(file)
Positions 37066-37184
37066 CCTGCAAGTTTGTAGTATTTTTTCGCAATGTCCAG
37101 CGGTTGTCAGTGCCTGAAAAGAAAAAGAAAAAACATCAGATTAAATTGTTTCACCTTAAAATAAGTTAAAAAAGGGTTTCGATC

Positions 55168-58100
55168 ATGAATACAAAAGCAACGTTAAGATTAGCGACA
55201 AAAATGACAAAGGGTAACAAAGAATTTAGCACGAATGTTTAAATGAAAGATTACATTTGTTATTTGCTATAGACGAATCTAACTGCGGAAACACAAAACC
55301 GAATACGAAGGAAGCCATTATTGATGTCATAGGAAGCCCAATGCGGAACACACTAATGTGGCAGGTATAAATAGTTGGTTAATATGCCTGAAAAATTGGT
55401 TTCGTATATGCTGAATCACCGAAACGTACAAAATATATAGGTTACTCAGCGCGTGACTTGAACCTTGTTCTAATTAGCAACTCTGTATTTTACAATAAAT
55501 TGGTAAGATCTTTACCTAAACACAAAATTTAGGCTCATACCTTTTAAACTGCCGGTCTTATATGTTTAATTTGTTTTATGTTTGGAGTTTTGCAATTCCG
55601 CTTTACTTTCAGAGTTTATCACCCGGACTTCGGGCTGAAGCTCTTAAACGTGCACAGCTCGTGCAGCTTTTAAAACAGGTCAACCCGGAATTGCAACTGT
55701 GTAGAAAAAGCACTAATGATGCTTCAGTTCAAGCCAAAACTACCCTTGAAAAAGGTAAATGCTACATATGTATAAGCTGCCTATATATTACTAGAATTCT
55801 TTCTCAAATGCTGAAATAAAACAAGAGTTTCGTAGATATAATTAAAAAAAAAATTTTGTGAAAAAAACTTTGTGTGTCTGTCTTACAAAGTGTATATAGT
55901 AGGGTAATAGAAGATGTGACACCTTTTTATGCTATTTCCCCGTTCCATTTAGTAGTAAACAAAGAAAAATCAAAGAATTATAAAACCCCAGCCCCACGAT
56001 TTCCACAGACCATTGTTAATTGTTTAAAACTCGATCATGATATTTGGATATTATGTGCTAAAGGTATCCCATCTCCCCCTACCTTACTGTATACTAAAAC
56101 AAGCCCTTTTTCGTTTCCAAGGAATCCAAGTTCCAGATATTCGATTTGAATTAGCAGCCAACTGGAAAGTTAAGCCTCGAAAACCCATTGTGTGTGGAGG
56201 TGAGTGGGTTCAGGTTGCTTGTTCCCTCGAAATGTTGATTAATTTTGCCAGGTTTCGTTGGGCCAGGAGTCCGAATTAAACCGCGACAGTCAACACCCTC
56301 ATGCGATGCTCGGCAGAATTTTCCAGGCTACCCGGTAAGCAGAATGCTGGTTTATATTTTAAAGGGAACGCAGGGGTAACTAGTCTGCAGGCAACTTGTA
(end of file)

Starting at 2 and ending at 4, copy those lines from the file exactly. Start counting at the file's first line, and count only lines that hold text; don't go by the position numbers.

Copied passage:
37066 CCTGCAAGTTTGTAGTATTTTTTCGCAATGTCCAG
37101 CGGTTGTCAGTGCCTGAAAAGAAAAAGAAAAAACATCAGATTAAATTGTTTCACCTTAAAATAAGTTAAAAAAGGGTTTCGATC

Positions 55168-58100